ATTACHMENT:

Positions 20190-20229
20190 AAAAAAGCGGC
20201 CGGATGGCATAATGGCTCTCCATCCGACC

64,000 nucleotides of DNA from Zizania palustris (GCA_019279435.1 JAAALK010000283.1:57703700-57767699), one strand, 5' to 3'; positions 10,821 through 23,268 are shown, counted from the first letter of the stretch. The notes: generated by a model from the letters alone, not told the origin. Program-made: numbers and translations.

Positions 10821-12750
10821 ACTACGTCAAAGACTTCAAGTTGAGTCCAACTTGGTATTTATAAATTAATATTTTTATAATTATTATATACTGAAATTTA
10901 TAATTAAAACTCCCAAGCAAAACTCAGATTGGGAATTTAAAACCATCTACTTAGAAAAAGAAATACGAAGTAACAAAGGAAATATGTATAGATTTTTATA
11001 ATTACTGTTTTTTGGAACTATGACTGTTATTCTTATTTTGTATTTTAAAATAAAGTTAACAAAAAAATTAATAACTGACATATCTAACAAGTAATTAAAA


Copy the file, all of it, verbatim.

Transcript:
Positions 20190-20229
20190 AAAAAAGCGGC
20201 CGGATGGCATAATGGCTCTCCATCCGACC

64,000 nucleotides of DNA from Zizania palustris (GCA_019279435.1 JAAALK010000283.1:57703700-57767699), one strand, 5' to 3'; positions 10,821 through 23,268 are shown, counted from the first letter of the stretch. The notes: generated by a model from the letters alone, not told the origin. Program-made: numbers and translations.

Positions 10821-12750
10821 ACTACGTCAAAGACTTCAAGTTGAGTCCAACTTGGTATTTATAAATTAATATTTTTATAATTATTATATACTGAAATTTA
10901 TAATTAAAACTCCCAAGCAAAACTCAGATTGGGAATTTAAAACCATCTACTTAGAAAAAGAAATACGAAGTAACAAAGGAAATATGTATAGATTTTTATA
11001 ATTACTGTTTTTTGGAACTATGACTGTTATTCTTATTTTGTATTTTAAAATAAAGTTAACAAAAAAATTAATAACTGACATATCTAACAAGTAATTAAAA